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# Hot Air Balloons, Algebra, & the Creator

Hot air balloons have always fascinated me, and this last weekend I got a chance to see some up close. They’re huge—and it’s incredible to watch them float up and down by increasing or decreasing a flame of fire at the base.

But you know what’s even more amazing? The fact that day in and day out, the air in these balloons responds consistently to the heat from the flame used to control their movement. Let’s use math for a minute to look at some consistencies God both created and sustains in the atmosphere—consistencies that make hot air balloons possible.

## Density & Temperature

For starters, there’s the Ideal Gas Law. This law is simply a way of describing the consistent relationship between the atmospheric pressure (P), the density of the air (ρ), the gas constant (R), and the temperature (T). Using letters to stand for each of these, we can describe the consistent relationship between them like this:*

P = ρRT

Now, using algebra (which is based on creation operating so consistently that we can multiply, divide, etc., by equal quantities on both sides of the equation, and know it will work even if we don’t know the actual values), we can rearrange this equation like this:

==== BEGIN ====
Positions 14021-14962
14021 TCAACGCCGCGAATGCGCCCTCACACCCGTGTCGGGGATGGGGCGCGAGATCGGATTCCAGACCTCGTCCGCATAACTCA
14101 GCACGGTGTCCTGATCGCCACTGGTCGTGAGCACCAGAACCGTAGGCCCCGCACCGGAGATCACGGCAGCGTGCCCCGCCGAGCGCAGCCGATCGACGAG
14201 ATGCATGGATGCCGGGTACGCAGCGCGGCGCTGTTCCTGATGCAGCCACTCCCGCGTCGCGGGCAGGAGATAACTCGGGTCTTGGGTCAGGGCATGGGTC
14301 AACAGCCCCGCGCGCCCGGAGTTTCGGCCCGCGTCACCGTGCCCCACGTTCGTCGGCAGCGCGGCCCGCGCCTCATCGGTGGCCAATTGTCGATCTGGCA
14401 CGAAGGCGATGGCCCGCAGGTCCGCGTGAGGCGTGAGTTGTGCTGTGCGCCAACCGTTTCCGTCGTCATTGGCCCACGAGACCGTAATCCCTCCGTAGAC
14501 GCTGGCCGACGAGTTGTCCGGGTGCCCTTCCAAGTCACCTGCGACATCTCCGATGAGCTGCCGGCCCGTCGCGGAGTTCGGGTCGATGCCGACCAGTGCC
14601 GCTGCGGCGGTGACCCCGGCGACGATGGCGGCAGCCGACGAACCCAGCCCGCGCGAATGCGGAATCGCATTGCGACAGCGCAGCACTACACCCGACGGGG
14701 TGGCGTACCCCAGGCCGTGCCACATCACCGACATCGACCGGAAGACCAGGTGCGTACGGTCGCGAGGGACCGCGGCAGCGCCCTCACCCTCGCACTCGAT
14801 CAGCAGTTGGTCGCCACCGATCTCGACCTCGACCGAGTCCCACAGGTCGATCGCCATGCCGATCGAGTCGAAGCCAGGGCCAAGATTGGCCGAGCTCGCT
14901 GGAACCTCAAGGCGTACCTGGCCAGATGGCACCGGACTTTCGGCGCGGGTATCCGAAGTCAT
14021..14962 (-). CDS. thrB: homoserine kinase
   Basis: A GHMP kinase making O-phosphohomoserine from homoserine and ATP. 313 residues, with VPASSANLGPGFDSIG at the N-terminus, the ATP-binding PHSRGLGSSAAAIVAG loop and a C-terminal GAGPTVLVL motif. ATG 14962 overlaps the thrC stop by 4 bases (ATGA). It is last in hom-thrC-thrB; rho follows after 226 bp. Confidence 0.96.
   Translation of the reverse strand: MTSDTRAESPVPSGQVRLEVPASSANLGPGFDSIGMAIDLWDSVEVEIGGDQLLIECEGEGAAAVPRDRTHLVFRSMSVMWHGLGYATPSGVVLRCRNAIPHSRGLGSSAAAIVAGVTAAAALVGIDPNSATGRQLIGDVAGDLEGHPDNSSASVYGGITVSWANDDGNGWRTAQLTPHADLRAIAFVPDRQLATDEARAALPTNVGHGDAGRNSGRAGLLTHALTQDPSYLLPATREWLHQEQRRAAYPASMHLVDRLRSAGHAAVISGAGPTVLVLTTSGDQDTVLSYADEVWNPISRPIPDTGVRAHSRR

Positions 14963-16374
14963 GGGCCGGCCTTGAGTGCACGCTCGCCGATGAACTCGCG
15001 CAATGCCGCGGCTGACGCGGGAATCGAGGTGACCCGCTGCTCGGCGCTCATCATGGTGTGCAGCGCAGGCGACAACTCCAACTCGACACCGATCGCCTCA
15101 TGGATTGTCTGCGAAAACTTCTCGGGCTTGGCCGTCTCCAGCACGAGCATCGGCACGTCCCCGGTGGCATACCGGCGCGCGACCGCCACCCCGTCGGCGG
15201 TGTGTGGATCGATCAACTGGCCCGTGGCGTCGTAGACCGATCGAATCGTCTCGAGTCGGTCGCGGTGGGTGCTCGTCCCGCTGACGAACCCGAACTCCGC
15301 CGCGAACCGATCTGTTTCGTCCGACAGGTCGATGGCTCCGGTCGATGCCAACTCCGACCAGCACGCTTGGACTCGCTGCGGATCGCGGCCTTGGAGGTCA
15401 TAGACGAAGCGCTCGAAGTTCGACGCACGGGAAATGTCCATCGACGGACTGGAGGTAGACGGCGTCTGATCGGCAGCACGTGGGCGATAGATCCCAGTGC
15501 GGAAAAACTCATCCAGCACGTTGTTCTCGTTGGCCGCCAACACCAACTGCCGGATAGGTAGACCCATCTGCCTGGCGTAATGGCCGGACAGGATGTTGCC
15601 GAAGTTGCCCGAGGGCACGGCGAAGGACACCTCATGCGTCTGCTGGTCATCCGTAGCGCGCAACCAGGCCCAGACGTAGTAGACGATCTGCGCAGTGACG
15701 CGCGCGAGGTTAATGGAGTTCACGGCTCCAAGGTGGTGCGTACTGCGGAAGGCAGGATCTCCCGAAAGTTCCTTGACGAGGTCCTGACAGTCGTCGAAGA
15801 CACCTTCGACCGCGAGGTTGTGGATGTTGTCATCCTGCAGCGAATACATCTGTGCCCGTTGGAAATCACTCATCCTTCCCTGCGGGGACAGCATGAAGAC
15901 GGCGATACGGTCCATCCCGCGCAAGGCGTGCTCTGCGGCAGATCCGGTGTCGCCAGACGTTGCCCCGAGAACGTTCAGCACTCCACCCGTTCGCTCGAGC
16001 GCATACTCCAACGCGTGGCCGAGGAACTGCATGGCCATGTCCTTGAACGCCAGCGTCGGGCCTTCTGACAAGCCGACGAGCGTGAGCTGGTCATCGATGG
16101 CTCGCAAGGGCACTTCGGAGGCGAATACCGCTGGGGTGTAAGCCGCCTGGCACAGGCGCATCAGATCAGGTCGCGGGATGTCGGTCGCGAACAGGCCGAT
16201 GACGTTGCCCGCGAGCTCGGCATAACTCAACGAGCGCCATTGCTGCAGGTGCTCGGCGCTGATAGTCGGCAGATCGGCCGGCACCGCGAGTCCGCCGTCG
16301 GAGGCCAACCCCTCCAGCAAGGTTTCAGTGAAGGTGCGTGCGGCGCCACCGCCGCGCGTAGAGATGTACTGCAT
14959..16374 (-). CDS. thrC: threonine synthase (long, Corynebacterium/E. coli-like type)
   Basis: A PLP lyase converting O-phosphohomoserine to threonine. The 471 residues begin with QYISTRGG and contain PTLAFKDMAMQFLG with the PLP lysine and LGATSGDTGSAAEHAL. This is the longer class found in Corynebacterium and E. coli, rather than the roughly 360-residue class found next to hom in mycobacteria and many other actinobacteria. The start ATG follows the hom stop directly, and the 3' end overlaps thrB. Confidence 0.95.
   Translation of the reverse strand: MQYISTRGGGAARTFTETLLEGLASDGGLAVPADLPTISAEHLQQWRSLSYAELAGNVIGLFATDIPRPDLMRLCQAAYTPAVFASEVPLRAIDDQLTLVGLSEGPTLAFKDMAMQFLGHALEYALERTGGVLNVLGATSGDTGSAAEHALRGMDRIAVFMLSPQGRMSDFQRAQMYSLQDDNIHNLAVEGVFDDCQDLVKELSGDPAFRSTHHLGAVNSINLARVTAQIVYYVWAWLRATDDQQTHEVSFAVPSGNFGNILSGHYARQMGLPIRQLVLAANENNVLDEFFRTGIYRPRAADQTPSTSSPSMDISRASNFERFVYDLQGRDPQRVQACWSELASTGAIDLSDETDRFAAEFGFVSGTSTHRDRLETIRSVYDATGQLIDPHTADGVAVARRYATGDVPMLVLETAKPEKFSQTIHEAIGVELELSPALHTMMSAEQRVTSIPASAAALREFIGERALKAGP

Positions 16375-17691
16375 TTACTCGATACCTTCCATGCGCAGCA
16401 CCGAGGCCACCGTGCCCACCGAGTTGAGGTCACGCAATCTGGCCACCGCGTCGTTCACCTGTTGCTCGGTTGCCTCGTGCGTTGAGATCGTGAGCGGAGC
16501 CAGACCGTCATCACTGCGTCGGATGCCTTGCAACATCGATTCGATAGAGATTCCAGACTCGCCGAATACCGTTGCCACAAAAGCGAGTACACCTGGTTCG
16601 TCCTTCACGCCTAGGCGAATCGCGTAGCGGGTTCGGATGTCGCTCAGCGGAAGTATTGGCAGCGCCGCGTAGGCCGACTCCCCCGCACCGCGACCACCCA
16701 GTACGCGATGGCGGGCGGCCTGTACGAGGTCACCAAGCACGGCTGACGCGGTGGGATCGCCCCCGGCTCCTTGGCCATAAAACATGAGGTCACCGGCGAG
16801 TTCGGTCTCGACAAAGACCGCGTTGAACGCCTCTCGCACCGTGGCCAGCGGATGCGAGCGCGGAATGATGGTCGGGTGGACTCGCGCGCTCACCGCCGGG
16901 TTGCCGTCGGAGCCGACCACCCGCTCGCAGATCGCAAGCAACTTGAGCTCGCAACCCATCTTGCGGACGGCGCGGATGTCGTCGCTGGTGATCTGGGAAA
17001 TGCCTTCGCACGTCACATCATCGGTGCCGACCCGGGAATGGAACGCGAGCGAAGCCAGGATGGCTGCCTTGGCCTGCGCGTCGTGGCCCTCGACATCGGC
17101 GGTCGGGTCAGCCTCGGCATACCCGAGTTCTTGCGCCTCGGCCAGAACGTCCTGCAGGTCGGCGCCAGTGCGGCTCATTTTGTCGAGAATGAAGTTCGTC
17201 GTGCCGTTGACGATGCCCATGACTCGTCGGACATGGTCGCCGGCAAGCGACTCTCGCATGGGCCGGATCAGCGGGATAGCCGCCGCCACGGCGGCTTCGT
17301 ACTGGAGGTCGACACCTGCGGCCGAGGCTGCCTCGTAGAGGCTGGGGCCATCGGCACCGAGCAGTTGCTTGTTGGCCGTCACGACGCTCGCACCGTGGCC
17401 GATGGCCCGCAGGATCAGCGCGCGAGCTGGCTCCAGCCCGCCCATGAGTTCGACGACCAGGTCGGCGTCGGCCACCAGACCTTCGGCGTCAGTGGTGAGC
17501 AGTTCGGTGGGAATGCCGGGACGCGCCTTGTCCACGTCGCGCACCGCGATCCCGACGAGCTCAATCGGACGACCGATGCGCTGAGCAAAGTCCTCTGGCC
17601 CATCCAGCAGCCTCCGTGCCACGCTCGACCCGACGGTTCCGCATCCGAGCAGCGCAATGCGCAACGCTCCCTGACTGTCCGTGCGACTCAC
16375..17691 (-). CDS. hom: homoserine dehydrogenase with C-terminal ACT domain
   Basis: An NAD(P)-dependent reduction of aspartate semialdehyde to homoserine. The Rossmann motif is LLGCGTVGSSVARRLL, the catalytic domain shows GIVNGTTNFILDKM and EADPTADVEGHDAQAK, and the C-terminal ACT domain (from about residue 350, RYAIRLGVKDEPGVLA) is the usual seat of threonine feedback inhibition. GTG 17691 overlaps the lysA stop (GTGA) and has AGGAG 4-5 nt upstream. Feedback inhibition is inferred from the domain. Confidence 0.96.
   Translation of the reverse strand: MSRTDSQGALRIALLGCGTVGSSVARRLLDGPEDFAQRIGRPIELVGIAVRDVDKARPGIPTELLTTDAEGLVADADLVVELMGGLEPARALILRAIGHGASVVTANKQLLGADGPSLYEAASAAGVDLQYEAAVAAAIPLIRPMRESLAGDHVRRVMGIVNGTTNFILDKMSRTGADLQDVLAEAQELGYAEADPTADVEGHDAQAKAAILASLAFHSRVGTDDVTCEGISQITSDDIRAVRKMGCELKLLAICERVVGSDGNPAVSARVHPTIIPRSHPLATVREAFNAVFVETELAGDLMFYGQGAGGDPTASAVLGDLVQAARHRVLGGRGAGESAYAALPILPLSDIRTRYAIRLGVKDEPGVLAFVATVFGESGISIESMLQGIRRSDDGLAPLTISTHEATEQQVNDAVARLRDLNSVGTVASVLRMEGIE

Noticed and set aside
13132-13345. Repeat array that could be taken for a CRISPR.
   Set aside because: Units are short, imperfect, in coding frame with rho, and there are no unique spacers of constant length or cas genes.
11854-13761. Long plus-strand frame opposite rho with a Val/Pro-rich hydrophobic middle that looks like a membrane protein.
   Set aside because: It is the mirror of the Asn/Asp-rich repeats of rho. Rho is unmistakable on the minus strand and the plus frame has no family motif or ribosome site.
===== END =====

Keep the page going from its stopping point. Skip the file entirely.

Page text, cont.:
ρ=P/(RT)

Now we know that the density of air (ρ)—how tightly packed the molecules are—depends on the atmospheric pressure (P), the gas constant (R), and the temperature (T). Since the atmospheric pressure and gas constant are constant for a specific area on earth, we can view them as constant values and realize that as the temperature (T) changes, the density (ρ) will too!

In other words, if we change the temperature inside the hot air balloon, it will change the density of the air inside that balloon (increasing temperature decreases the density, and vice versa). Why do we care? Well, let’s look at another consistency…

## Buoyancy, Density, & Volume

The buoyancy force (the force that makes the balloon float) changes as the density of the air inside the balloon changes…meaning that we can use temperature to change a balloon’s ability to float! The buoyancy force (FB) of a hot air balloon equals the difference between the density of the air outside of the balloon (ρa) and that inside (ρ), times the volume of the balloon (V), times the local acceleration due to gravity (g).

FB=(ρa – ρ)Vg

Look at that equation and think about what would get a higher buoyancy force. The lower the density inside the balloon (ρ), the greater the force will be, as when we subtract it from the outside density (where the air is not being heated but staying relatively the same temperature), we’ll get a greater number to multiply by the volume and the acceleration due to gravity. Thus getting a lower density (which we do by heating up the air inside the balloon) gives the balloon a greater buoyancy force (which helps it float).

Now, there’s another variable that affects the balloon’s ability to float.  Look back at the buoyancy equation and notice the V, which stands for volume.

FB=(ρa – ρ)Vg